Right now my daughter’s bedroom floor is covered in clothes. Some clean, some dirty, none folded. Supposedly the piles are organized by type (pants, shirts, etc.), but it’s hard to know for sure. Probably because, at this point, I’m averting my eyes rather than staring directly at the chaos.
Sometimes, the combination of kids and clothes drives me crazy!
When it comes to laundry, we’re still figuring it out at my house. Overflowing hampers, piles of clean-but-wrinkled shirts, dozens of sad unmatched socks – we’ve got it all. So I’m all out of advice for dealing with the care and cleaning of your clothes. But more than seven years into this business of clothing kids, I have learned a few things that just might help you save money and possibly your sanity.
1. Learn to love hand-me-downs. Or garage sales or thrift stores or consignment shops. Whatever it takes to get your hands on a large amount of clothes for a little amount of money – DO IT. I’ve been incredibly blessed with a cousin whose daughter is a few years older than Annalyn. They’ve generously shared clothes since my kiddo was born, saving me so much money and time and shopping sanity. When we’re finished with the clothes, we turn around and hand down the good ones to another cousin whose daughter is just a year younger than mine.
Those clothes didn’t quite make it back for a fourth round, so my youngest daughter hasn’t received as many hand-me-downs. Still, we try to pay it forward by boxing up her too-small clothes for a friend whose daughter is a few months younger than Adrienne.
2. Find a quality brand you love. I happen to love Carter’s. I have friends who swear by other brands, but Carter’s is my favorite. The clothes are always super cute, fairly priced (especially at the outlet store!) and well-made. They hold up to the abuse of a little person (and my belief that everything should be wash and go). And I can find them in several different stores. Whether I’m shopping at Walmart, Sam’s Club, Target or JCPenney, I can find cute Carter’s clothes for my kiddos.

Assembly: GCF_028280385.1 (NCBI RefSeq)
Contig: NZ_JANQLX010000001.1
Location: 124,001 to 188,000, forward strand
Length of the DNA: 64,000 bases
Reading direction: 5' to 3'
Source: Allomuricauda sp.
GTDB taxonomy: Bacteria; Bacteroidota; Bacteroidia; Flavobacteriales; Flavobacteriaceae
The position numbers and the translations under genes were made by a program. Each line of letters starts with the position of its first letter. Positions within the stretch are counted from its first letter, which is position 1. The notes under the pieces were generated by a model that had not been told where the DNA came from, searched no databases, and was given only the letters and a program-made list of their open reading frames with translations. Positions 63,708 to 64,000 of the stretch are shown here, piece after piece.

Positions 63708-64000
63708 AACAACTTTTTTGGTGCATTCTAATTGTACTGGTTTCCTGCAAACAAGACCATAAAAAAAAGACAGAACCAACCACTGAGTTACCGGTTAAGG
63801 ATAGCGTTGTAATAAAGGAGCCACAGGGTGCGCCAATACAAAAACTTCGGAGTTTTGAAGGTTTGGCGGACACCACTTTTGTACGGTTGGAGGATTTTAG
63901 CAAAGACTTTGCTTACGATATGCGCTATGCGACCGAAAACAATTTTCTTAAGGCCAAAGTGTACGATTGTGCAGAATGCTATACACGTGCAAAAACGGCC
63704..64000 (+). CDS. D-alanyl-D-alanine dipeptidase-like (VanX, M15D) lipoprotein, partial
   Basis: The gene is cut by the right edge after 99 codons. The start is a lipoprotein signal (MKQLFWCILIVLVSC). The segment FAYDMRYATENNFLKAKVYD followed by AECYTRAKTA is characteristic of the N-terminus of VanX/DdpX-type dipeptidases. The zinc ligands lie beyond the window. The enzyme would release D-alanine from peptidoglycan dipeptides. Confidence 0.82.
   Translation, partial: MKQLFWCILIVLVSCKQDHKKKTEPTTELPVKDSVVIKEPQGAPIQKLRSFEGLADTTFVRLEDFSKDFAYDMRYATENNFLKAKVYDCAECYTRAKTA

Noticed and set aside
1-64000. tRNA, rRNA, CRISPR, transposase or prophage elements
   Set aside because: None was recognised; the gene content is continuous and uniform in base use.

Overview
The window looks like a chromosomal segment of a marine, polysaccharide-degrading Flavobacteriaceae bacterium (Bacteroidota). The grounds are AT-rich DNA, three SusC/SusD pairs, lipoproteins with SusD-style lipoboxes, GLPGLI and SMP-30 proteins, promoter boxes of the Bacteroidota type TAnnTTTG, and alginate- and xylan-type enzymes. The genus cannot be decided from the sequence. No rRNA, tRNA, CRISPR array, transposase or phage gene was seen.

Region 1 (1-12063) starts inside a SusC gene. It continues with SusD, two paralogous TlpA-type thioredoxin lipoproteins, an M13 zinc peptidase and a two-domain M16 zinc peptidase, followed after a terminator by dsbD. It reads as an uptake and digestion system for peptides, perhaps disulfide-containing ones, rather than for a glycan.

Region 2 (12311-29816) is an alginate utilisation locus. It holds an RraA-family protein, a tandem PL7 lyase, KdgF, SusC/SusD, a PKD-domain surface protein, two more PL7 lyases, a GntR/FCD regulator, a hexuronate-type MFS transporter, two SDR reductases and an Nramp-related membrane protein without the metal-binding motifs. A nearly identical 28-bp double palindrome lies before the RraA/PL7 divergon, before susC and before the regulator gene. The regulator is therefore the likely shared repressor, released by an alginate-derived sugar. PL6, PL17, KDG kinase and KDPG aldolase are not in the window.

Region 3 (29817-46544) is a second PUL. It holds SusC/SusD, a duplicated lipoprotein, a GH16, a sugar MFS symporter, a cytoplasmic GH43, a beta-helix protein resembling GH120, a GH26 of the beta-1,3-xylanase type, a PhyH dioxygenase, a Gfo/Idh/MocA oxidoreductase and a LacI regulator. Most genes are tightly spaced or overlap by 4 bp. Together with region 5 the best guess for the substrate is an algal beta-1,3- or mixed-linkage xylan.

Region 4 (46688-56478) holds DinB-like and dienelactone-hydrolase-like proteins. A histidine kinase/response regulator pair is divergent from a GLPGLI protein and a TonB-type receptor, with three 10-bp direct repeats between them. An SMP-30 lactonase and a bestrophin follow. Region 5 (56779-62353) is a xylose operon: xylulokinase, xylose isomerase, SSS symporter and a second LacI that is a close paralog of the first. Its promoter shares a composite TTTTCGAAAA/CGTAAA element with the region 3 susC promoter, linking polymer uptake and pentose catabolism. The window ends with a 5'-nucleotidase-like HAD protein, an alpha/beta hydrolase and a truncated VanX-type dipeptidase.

3. Buy in season. I know. The frugal folks will tell you to buy clothes on sale at the end of each season. But I’m telling you: your kids will grow in weird, unexpected ways. And storing all those clothes is a pain. (And if you forget you have them until that next season is two-thirds the way through? Well, you’ll wish you’d walked right on by that clearance rack!)
4. Give your kiddo choices. As they get older, your independent and creative kids will develop opinions about their attire. Oh yes, they will. And that brown floral peasant blouse that you just love (and may have bought a version of every single fall since she was born)? Yeah, your darling daughter’s not gonna go for it. So, my advice is to give her choices. “Would you like to wear this outfit today or tomorrow?” “Would you like to wear the pink dress or the pink shirt and gray pants?”
I imagine this is an issue for boys, too, but as a Girl Mom, I don’t know. Boy Moms – what say you?
5. Let them dress themselves. If you dare. And possibly retaining veto power. I definitely have veto power at our house, but some of the other moms at our preschool let their kids wear whatever they pick out. I suppose this one depends on your tolerance level. Big surprise – mine is pretty low.
6. Extend the use of your favorite items. Sundresses are my favorite piece of clothing ever. Obviously they’re perfect for summer, but stick a t-shirt and tights under a dress – and voila! You’ve got a spring/fall outfit. You can also add leggings under dresses that are too short. As a matter of fact, I just bought an adorable toddler dress today for Annalyn to wear over her denim shorts this summer!
Boys aren’t left in the cold with this tip, although capris and peasant blouses don’t really translate here. But layering t-shirts over or under long-sleeved shirts can stretch out their wardrobe a bit, too.
7. Embrace the pink. Or the green. Or the polka dots. Or the Mickey shirt or the Dora socks or the monkey hat. Our kids are showing us their unique personalities and passions when they beg to wear the same outfit or color or headband or ball cap every day. It won’t last forever. And all those people at the grocery store or gas station, staring at your pretty little princess or camouflaged superhero? They know your child picked it out. And they think it’s cute, too.